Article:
Machine-learning approaches are satisfactorily implemented for classifying and assessing gait events from only surface electromyographic (sEMG) signals during walking. However, it is acknowledged that the choice of sEMG-processing type may affect the reliability of methodologies based on it. Analogously, the number of sEMG signals involved in machine-learning procedure could influence the classification process. Aim of this study is to quantify the impact of different EMGsignal- processing specifications and/or different complexity of the experimental sEMG-protocol (different number of sEMG-sensors) on the performance of a neural-network-based approach for binary classifying gait phases and predicting gait-event timing. To this purpose, sEMG signals are collected from eight leg-muscles in about 10.000 strides from 23 healthy adults during walking and then fed to a multi-layer perceptron model. Four different signal-processing approaches are tested and five experimental set-ups (from four to one sEMG sensors per leg) are compared. Results indicate that both the choice of sEMG processing and the reduction of sEMG-protocol complexity actually affect classification/prediction performances. Moreover, the study succeeds in the double goal of identifying the linear envelope as the sEMG-processing type which reaches the best neural-network performance (classification accuracy of 93.4 ± 2.3 %; mean absolute error 21.6 ± 7.0 and 38.1 ± 15.2 ms for heel-strike/toe-off prediction, respectively) and providing a quantification of the progressive deterioration of classification/prediction performances with the reduction of the number of sensors used (from 93.4 ± 2.3%–79.9 ± 6.1 % for classification accuracy). These findings could be very useful for clinics to the aim of choosing the most suitable approach balancing technical performances, patient comfort, and clinical needs.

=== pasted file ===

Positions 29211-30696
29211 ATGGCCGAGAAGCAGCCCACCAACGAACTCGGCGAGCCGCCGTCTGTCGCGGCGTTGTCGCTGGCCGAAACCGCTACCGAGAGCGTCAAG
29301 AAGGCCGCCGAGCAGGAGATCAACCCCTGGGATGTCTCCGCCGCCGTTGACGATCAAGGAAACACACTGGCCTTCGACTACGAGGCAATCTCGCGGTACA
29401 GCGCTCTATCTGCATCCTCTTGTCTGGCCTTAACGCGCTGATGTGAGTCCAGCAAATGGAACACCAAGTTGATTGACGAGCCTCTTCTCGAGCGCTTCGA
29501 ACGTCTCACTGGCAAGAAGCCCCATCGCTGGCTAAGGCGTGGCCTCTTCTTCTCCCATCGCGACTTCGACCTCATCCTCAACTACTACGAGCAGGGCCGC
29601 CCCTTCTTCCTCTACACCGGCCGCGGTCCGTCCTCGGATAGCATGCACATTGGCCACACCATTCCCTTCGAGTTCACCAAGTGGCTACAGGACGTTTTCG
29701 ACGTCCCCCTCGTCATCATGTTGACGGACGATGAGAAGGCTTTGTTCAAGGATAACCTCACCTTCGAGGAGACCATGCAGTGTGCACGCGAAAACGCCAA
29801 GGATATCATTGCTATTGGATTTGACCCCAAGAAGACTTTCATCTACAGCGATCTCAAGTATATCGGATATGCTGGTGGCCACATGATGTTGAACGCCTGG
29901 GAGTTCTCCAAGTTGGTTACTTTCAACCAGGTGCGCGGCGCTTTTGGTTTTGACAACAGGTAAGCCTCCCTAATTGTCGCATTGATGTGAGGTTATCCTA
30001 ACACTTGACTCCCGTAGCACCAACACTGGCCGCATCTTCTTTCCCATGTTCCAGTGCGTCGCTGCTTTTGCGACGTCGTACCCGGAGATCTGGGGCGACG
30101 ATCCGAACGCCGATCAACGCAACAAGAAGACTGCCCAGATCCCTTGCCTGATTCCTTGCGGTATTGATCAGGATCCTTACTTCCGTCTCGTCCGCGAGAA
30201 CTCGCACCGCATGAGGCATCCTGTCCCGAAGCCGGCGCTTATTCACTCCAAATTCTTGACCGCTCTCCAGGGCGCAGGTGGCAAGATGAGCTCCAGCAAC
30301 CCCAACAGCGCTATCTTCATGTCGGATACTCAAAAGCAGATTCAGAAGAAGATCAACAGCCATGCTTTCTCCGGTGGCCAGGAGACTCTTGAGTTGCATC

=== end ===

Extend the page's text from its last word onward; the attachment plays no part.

Influence of EMG-signal processing and experimental set-up on prediction of gait events by neural network / Di Nardo, F.; Morbidoni, C.; Cucchiarelli, A.; Fioretti, S.. - In: BIOMEDICAL SIGNAL PROCESSING AND CONTROL. - ISSN 1746-8094. - 63:(2021), p. 102232. [10.1016/j.bspc.2020.102232]

Influence of EMG-signal processing and experimental set-up on prediction of gait events by neural network

Di Nardo F.;Morbidoni C.;Cucchiarelli A.;Fioretti S.
2021-01-01

Abstract

Machine-learning approaches are satisfactorily implemented for classifying and assessing gait events from only surface electromyographic (sEMG) signals during walking. However, it is acknowledged that the choice of sEMG-processing type may affect the reliability of methodologies based on it. Analogously, the number of sEMG signals involved in machine-learning procedure could influence the classification process. Aim of this study is to quantify the impact of different EMGsignal- processing specifications and/or different complexity of the experimental sEMG-protocol (different number of sEMG-sensors) on the performance of a neural-network-based approach for binary classifying gait phases and predicting gait-event timing. To this purpose, sEMG signals are collected from eight leg-muscles in about 10.000 strides from 23 healthy adults during walking and then fed to a multi-layer perceptron model. Four different signal-processing approaches are tested and five experimental set-ups (from four to one sEMG sensors per leg) are compared. Results indicate that both the choice of sEMG processing and the reduction of sEMG-protocol complexity actually affect classification/prediction performances. Moreover, the study succeeds in the double goal of identifying the linear envelope as the sEMG-processing type which reaches the best neural-network performance (classification accuracy of 93.4 ± 2.3 %; mean absolute error 21.6 ± 7.0 and 38.1 ± 15.2 ms for heel-strike/toe-off prediction, respectively) and providing a quantification of the progressive deterioration of classification/prediction performances with the reduction of the number of sensors used (from 93.4 ± 2.3%–79.9 ± 6.1 % for classification accuracy). These findings could be very useful for clinics to the aim of choosing the most suitable approach balancing technical performances, patient comfort, and clinical needs.
2021
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Utilizza questo identificativo per citare o creare un link a questo documento: https://hdl.handle.net/11566/291070
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